National Grid has predicted an increased capacity margin for the coming winter, mainly due to the high level of procurement in the capacity market early auction.
The de-rated margin is expected to fall somewhere between 3.7 and 4.9 GW, according to a preliminary forecast from the system operator, compared to a final forecast of 3.4GW in the winter outlook for 2016/17. The loss of load expectation is 0.25 to 0.05 hours per year.
Expressed as a percentage, the de-rated margin is 6.2 to 8.2 per cent. For the first time, the figure has been calculated on the basis of underlying demand rather than transmission demand, as was the case in previous years.
The change was introduced due to the start of the capacity market as well as the growing volume of distributed generation connected to the grid. “Using this new approach, distribution-connected generation is treated as generation rather than as a reduction in demand”, National Grid wrote in its 2017 winter review and consultation.
According to the old method, the forecast for this winter is 7.2 to 9.9 per cent. The equivalent figure from last year’s winter outlook is 6.6 per cent.
The rise not only reflects the high volume of capacity procured in the early auction, but also the increased plant availability witnessed over the past winter. National Grid gave a range for the forecast to allow for the possibility that generators which failed to secure capacity market contracts remain available to participate in the balancing market.
At the top of end of the range, 64.9GW of de-rated capacity is expected to be available over the coming winter, consisting of 54.7GW of transmission-connected generation and distributed wind generation as well as 10.2GW of conventional distributed generation. Net imports via interconnectors are forecast to provide an additional 2.4GW of available capacity.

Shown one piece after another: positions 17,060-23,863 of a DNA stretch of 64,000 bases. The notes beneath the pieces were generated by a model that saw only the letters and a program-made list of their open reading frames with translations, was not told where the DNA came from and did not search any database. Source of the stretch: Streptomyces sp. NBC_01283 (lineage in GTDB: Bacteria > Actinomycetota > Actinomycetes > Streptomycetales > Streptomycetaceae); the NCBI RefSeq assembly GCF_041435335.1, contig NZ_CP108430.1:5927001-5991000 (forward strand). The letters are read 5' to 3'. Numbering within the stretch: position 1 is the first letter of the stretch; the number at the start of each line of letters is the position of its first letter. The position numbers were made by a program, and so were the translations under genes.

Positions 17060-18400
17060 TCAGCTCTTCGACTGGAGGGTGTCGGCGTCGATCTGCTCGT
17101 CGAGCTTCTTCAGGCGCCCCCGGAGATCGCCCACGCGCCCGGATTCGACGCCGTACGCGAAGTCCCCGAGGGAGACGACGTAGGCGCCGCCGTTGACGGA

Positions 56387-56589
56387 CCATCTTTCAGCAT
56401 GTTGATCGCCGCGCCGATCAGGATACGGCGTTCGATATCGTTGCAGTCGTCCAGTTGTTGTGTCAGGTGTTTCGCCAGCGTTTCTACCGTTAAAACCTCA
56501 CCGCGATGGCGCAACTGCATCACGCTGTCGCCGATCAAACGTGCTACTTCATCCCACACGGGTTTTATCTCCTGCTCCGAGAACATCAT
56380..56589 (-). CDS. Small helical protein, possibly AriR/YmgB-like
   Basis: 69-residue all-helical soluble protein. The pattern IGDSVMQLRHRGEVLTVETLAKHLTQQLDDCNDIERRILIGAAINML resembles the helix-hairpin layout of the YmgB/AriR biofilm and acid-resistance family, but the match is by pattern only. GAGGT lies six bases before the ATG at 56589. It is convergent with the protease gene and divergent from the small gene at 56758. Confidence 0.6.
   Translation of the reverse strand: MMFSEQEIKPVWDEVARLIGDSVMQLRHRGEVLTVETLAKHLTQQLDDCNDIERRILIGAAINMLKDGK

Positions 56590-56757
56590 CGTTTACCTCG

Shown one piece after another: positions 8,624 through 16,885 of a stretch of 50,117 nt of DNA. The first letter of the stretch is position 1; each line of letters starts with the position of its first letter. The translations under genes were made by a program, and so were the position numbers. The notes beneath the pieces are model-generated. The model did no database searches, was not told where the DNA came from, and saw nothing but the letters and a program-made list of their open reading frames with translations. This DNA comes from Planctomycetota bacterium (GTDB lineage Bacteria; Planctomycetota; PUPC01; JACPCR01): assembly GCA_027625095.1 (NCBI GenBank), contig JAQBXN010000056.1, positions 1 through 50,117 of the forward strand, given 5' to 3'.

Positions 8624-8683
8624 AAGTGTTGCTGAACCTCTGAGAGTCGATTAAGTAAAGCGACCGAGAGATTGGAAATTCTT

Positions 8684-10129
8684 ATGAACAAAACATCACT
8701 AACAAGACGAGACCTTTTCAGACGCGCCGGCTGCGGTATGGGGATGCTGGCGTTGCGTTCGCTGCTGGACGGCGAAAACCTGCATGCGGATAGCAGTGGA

Forecast available generation by fuel type for winter 2017/18
Source: Winter Review and Consultation, National Grid
Note: Capacity figures not de-rated
Average cold spell peak demand is predicted to be 61.4GW. The system operator added a further 0.9GW for reserve to give a total expected peak demand of 62.3GW.
National Grid director of UK system operation Cordi O’Hara said the increased capacity over last winter is “encouraging as we enter the first main delivery year of the capacity market”.
“We expect there to be sufficient gas supplies this winter and expect them to be met from a wide range of supply sources,” she added.
Energy and Climate Intelligence Unit energy analyst Jonathan Marshall commented: “As National Grid’s former boss Steve Holliday said earlier in the year, it’s time to move on from the unfounded exaggerations of ‘blackout Britain’.
“This is the second successive annual increase in the grid’s capacity margin and with upper estimations of excess capacity nudging ten per cent, the security of supply debate is largely settled in the medium term.”
However, Marshall argued this extra security has “come at a cost” as the capacity market has extended the lives of older, dirtier power stations. “The government can and should look at amending it so that it incentivises the bill-cutting technologies of tomorrow, such as storage and demand shifting, rather than those of yesterday,” he added.
The responses to the consultation will be used to inform the upcoming winter outlook for 2017/18.